Many of today’s most important advances in cancer care trace their origins to basic science—research that uncovers biology’s fundamental principles. Research by Dana-Farber’s William G. Kaelin Jr., MD, for example, revealed how cells sense and respond to oxygen. That basic research led to new medicine for kidney cancer, and could do the same for cardiovascular disease, macular degeneration, and anemia.
The generous support of more than 700 donors over the years helped to fund Dr. Kaelin’s pursuit of innovative ideas that led to this breakthrough. This is but one example of how gifts to Dana-Farber have financed breakthroughs in the lab that speed to the bedside as new treatments for many types of cancer.
Another example is the work of Dana-Farber’s Gordon Freeman, PhD, to unravel the workings of PD-1, a protein that was known to help cancer cells evade the immune system. Two decades ago, Freeman and his colleagues discovered a pair of partner molecules, PD-L1 and PD-L2, that work with PD-1 to protect normal cells from being mistakenly attacked by immune cells. Cancer exploits this interaction to switch off the body’s anti-tumor response. This finding opened up a whole new field of immunotherapy research and resulted in FDA approvals of PD-1 therapies for several cancers.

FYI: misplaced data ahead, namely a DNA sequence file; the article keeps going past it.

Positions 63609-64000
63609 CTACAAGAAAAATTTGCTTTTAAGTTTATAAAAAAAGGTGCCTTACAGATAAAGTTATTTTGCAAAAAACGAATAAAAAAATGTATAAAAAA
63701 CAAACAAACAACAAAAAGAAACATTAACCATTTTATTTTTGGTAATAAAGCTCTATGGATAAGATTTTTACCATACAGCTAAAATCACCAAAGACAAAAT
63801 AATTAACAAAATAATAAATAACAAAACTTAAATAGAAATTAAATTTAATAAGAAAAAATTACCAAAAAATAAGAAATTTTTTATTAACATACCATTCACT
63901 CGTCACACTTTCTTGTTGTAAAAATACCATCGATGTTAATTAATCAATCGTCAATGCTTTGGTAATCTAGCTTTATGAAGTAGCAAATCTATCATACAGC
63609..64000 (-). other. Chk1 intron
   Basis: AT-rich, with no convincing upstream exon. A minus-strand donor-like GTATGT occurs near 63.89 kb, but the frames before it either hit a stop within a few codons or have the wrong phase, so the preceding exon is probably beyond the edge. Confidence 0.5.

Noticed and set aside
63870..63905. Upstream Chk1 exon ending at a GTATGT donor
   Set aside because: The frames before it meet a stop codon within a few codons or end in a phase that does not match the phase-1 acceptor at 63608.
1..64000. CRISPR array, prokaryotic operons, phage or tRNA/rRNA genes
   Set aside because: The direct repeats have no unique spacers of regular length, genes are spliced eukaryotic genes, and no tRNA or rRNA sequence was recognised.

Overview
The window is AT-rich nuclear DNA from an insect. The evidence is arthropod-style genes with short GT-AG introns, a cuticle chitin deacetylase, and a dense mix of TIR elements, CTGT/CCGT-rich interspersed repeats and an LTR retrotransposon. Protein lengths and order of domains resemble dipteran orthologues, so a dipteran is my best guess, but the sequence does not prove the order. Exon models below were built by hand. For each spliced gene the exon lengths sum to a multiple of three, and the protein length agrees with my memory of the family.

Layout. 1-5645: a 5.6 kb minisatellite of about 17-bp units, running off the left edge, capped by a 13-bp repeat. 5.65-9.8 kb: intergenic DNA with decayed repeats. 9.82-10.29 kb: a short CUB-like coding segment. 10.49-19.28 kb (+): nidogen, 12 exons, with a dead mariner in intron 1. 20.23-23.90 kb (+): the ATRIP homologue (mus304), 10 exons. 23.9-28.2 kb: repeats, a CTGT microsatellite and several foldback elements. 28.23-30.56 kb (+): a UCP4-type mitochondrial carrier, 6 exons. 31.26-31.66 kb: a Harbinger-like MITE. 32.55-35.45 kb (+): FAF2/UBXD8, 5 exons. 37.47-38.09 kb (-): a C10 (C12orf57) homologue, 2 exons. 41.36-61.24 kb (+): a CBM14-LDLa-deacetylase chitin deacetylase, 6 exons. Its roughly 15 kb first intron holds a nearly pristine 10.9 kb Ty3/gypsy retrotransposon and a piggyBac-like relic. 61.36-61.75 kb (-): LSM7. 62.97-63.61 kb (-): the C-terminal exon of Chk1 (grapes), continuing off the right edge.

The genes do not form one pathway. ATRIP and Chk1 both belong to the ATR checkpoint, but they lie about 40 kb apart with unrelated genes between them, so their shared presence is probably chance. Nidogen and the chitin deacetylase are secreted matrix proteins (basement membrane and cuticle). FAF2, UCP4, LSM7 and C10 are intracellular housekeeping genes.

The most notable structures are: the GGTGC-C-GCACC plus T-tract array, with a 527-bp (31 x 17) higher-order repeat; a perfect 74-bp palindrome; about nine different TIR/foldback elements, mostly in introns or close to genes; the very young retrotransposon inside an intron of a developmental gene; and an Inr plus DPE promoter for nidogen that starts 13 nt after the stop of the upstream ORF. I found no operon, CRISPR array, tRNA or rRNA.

Dana-Farber is at the forefront of curiosity-driven science that ultimately translates lab discoveries into medicines. For example, several years ago, Dana-Farber’s Pasi Jänne, MD, PhD, set out to develop a new targeted therapy for patients with a drug-resistant form of lung cancer. Working with Dana-Farber colleague and structural biologist, Michael Eck, PhD, he generated a detailed structural map of the protein he wanted to target, and in collaboration with Dana-Farber chemists, designed a molecule that could bind to and inhibit the target protein. Thanks to the many cross-disciplinary collaborations that occur regularly at Dana-Farber, the project went from concept to preclinical testing in fewer than six months, setting the stage for clinical trials of drugs similar to this compound.
Supporting The Dana-Farber Campaign will foster this constant flow of ideas among our experts, enabling us to pursue ideas that could be the next home run in cancer care.
For more information or questions, please contact Mark Veligor.